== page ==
'constructor' (default) or 'firstMsg'


Determines whether contract should be deployed independently ('constructor') or as part of the first publication ('firstMsg'). If deployed as part of the first publication, then the first publication must precede all uses of wait and .timeout. See the guide on deployment modes for a discussion of why to choose a particular mode.








true or false (default)


Determines whether arithmetic operations automatically introduce static assertions that they do not overflow beyond UInt.max. This defaults to false, because it is onerous to verify. We recommend turning it on before final deployment, but leaving it off during development. When it is false, connectors will ensure that overflows do not actually occur on the network.








true or false (default)


Determines whether verification is done per connector, or once for a generic connector. When this is true, then connector-specific constants, like UInt.max, will be instantiated to literal numbers. This concretization of these constants can induce performance degradation in the verifier.








[ETH, ALGO] (default)


A tuple of the connectors that the application should be compiled for. By default, all available connectors are chosen.

The applicationArgs argument is a tuple of application arguments.

The program argument must be a syntactic arrow expression. The arguments to this arrow must match the number and order of applicationArgs. The function body is the program to be compiled. It specifies a step, which means its content is specified by Steps. When it returns, it must be in a step, as well; which means that its content cannot end within a consensus step.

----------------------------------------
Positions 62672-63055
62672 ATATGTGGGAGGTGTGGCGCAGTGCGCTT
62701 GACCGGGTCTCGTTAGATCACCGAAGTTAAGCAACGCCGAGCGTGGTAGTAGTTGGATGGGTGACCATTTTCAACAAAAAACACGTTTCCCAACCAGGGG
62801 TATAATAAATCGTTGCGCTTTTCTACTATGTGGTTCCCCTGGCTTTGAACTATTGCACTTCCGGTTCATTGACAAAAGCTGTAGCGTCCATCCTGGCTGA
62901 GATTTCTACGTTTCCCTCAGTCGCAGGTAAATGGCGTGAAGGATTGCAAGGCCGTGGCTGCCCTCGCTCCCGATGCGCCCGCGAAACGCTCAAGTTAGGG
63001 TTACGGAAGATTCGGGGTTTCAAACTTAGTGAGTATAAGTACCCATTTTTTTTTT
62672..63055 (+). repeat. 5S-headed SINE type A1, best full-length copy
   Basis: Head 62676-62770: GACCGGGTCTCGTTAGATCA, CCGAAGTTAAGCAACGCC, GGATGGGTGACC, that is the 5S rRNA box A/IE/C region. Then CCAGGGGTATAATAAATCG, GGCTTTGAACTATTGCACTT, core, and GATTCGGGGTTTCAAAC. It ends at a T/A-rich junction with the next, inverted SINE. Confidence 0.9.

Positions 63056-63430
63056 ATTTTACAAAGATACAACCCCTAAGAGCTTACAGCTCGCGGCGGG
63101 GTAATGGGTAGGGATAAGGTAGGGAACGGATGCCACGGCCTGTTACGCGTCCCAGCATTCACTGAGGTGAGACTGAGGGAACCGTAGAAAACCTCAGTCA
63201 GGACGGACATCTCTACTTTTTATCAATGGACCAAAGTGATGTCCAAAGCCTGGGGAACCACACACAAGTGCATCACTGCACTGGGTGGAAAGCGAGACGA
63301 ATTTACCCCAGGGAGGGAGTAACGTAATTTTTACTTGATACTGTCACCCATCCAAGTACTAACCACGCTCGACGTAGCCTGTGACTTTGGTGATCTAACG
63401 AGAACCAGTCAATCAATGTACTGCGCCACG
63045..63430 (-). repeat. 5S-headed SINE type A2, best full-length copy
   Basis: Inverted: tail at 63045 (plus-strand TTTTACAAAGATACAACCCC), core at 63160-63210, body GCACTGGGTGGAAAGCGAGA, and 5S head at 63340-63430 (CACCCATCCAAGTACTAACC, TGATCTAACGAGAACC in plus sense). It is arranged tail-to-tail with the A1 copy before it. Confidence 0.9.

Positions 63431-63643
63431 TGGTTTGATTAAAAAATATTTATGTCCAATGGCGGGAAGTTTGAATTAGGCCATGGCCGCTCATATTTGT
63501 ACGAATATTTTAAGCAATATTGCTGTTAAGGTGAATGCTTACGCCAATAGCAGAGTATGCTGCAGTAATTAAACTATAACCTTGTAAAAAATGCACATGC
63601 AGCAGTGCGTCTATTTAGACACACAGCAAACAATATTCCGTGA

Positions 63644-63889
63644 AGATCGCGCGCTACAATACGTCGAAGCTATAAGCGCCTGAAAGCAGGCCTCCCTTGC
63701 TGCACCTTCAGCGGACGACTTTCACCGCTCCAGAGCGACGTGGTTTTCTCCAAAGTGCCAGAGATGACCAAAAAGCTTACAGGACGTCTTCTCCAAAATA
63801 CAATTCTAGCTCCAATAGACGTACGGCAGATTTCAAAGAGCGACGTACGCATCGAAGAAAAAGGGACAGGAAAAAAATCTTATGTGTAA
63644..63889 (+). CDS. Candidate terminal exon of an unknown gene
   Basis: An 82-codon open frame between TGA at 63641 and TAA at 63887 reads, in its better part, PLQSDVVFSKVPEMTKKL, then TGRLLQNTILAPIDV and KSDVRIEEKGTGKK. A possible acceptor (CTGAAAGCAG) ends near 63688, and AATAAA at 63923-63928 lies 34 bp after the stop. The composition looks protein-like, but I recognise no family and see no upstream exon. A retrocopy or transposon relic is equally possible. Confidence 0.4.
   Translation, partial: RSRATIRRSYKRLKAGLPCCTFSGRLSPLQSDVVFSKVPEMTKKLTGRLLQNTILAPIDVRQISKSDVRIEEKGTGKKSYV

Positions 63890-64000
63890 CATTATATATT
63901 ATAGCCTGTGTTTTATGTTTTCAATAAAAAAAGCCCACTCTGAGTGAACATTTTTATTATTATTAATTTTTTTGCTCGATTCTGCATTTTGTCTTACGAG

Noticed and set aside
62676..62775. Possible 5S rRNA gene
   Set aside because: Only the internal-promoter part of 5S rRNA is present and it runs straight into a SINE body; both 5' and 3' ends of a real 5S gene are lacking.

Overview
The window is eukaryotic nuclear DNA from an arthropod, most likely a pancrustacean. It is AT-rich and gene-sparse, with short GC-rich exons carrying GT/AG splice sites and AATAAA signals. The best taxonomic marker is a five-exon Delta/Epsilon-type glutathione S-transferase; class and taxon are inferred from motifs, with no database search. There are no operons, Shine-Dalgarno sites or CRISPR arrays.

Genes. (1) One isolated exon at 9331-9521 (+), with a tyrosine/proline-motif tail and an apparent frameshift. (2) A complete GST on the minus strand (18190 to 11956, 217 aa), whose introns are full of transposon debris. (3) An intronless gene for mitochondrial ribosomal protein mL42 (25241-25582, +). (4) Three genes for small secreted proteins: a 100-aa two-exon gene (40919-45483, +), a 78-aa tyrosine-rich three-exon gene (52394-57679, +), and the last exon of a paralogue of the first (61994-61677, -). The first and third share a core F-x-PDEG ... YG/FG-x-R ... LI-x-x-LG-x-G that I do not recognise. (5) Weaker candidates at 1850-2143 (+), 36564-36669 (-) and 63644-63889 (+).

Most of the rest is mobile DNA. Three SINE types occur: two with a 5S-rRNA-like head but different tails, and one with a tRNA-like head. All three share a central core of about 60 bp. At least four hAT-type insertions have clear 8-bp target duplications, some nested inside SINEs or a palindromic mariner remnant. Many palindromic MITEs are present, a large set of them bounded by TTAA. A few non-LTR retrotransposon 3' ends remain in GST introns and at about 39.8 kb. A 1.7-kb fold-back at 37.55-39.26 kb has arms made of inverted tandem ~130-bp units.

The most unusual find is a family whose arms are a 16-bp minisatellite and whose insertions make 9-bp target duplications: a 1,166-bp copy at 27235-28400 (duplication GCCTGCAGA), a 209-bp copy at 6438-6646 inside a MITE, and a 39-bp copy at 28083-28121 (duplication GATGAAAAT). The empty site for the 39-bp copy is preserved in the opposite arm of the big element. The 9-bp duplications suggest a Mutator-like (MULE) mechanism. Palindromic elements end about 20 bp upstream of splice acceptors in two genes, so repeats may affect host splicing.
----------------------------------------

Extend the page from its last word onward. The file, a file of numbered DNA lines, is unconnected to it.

If the result of Reach.App is eventually bound to an identifier that is exported, then that identifier may be a target given to the compiler, as discussed in the section on usage. Application Arguments

An application argument is used for declaring the components of a Reach DApp. These components are either participants or views.

A participant and participant class may be declared with

Participant(participantName, participantInteractInterface)


ParticipantClass(participantName, participantInteractInterface)


participantName is a string which indicates the name of the participant function in the generated backend code. Each participantName must be unique.

participantInteractInterface is a participant interact interface, an object where each field indicates the type of a function or value which must be provided to the backend by the frontend for interacting with the participant.

View('NFT', { owner: Address })

A view is defined with View(viewName, viewInterface), where viewName is a string that labels the view and viewInterface is an object where each field indicates the type of a function or value provided by the contract associated with the specified DApp. These views are available in frontends via the ctc.getViews function. In the DApp, the result of this application argument is referred to as a view object.